Sunday, February 10, 2019
Kaffir Boy :: essays papers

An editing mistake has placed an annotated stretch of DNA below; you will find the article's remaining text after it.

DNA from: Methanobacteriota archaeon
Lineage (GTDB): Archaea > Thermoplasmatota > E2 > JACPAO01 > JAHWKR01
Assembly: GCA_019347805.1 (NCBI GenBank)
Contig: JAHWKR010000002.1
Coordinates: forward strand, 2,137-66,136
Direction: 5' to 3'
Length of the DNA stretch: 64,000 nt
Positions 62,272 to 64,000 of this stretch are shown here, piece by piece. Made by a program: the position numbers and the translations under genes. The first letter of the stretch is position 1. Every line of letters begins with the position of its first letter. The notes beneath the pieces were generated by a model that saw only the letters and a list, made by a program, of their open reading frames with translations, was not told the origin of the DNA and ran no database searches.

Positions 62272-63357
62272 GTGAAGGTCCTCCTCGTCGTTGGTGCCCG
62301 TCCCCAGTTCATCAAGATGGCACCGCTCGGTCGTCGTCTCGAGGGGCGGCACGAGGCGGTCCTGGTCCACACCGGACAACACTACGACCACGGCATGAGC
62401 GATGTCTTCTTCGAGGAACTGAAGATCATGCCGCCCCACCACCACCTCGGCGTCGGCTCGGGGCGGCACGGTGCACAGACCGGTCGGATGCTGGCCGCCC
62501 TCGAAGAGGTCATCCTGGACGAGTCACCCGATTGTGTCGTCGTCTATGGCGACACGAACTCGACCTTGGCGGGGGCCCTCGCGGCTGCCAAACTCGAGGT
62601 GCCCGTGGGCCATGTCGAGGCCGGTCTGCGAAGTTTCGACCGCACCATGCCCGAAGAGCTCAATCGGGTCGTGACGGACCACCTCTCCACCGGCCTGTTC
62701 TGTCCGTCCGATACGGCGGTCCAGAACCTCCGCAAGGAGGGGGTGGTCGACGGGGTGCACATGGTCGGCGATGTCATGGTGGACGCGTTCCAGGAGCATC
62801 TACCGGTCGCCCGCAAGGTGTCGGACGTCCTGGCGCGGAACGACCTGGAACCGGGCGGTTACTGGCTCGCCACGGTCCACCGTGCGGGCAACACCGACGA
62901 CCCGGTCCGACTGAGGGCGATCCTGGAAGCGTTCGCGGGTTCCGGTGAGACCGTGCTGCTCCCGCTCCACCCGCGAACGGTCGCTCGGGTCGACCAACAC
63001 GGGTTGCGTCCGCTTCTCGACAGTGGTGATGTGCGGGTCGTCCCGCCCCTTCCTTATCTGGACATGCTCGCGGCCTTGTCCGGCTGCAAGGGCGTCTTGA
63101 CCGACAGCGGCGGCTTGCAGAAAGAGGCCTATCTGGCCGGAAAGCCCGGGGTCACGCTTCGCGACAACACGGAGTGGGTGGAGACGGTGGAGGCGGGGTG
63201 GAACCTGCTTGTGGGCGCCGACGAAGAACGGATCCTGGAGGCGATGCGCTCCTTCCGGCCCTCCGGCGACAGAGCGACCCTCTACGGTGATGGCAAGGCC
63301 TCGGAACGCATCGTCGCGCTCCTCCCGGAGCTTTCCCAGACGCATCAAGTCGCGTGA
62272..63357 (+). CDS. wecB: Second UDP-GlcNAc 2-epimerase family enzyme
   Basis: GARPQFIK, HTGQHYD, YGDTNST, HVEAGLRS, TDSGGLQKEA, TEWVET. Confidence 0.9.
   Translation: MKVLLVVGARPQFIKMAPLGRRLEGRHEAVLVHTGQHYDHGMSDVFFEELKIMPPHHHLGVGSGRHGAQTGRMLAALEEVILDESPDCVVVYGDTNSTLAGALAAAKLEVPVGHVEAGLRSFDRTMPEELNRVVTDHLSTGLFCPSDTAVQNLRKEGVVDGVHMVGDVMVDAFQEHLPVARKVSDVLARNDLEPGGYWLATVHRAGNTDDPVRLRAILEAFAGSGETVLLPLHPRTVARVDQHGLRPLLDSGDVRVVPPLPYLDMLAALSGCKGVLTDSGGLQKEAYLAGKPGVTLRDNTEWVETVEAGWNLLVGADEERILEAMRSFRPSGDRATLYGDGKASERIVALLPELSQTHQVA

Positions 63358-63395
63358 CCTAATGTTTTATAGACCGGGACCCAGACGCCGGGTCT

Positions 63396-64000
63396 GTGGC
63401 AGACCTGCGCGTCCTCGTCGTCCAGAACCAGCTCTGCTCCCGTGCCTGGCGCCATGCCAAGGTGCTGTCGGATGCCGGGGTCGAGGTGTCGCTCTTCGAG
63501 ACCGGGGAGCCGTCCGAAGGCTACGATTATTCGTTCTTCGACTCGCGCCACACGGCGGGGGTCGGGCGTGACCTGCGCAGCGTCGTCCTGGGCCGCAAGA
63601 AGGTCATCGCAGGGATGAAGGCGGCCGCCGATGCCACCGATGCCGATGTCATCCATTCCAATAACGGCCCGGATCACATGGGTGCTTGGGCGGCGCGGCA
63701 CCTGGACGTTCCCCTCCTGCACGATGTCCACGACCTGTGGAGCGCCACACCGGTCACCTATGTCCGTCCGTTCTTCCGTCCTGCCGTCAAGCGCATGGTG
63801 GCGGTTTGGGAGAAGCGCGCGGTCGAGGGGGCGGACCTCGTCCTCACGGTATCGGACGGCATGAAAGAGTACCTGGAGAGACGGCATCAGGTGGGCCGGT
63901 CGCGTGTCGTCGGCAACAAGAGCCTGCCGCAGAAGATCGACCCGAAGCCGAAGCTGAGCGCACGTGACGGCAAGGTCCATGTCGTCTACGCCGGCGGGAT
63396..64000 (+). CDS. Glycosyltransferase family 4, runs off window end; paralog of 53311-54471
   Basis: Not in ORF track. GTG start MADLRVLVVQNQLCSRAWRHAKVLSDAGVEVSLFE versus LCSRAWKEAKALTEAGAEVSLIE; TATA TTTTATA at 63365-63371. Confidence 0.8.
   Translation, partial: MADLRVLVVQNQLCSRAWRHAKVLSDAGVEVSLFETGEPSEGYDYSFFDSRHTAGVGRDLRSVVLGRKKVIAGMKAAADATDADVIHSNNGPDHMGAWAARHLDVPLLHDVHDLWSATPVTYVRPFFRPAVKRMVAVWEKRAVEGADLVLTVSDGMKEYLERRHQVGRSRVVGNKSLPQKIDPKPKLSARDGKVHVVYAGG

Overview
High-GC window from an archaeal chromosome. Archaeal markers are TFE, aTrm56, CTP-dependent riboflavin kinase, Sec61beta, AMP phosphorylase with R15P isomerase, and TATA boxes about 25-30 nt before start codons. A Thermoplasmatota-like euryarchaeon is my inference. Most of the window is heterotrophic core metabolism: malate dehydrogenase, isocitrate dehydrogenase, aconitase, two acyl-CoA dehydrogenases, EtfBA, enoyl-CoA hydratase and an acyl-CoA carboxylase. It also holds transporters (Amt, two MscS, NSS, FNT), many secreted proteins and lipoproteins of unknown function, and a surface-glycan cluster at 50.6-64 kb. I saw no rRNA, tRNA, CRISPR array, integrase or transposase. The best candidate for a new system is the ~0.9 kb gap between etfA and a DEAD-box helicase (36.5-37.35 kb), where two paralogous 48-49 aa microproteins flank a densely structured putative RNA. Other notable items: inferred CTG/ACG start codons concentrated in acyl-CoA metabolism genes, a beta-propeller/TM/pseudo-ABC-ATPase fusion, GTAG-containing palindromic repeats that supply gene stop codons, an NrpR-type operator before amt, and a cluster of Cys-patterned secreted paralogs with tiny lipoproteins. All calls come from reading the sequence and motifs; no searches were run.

Kaffir BoySlaves in Their Homes Sirens blared, voices screamed and shouted, wood change and windows shattered, children bawled, dogs barked and footsteps pounded(7). This scene is from the autobiography Kaffir Boy written by grudge Mathabane. That is one of the scenes he had to decease through every morning in apartheid south-central Africa. Apartheid is a policy of segregation and economic discrimination against non-whites. Apartheid system affected every black soulfulness living in South Africa during that time. It forced blacks to become slaves in their accept country. The system forced blacks to live in unsanitary environss, work-degrading jobs and carry passes, and receive limited education. Blacks and whites were living in different sections during apartheid. While whites lived comfortable lives in their extravagant mansions and driving their visualise cars blacks had to live in a disease infested neighborhood with no electrical energy or in door plumbing. Ap proximately one thousand hoi polloi lived in shacks that were squeezed together in a one-mile zone. The alleys were filled with dirt, rats, human unavailing and diseases. Blacks lived in houses made of old whitewash, a leaking ceiling of rusted Inx propped up by a thin wall of crumbling adobe bricks, two piffling windows made of cardboard and pieces of glass, a creaky, termite-eaten door low for a person of average height to pass through...and a floor made of patches of cement earth(31). Living in such a degrading environment kills self-esteem, lowers work ethic and leaves no hope for the future. Degrading low paying jobs were the only jobs available for black men. Women worked as servants for whites. Men had to work in mines, clean up toilets or work as police officers abusing their own people. Shit-men-belligerent immigrant workers who, because of what they did, were looked upon by many black people-went about the communal lavatories picking up buckets of excrement(83). Working as servants for whites was one of the better jobs for black women. Blacks could not walk around freely in their own country without carrying a passbook. Without a passbook, blacks could not work or travel. The passbook had to be pay for by black families who did not have any money. They were arrested and put in jail if their passbooks were not in order. Blacks were trapped with no way out, not even the hope of education.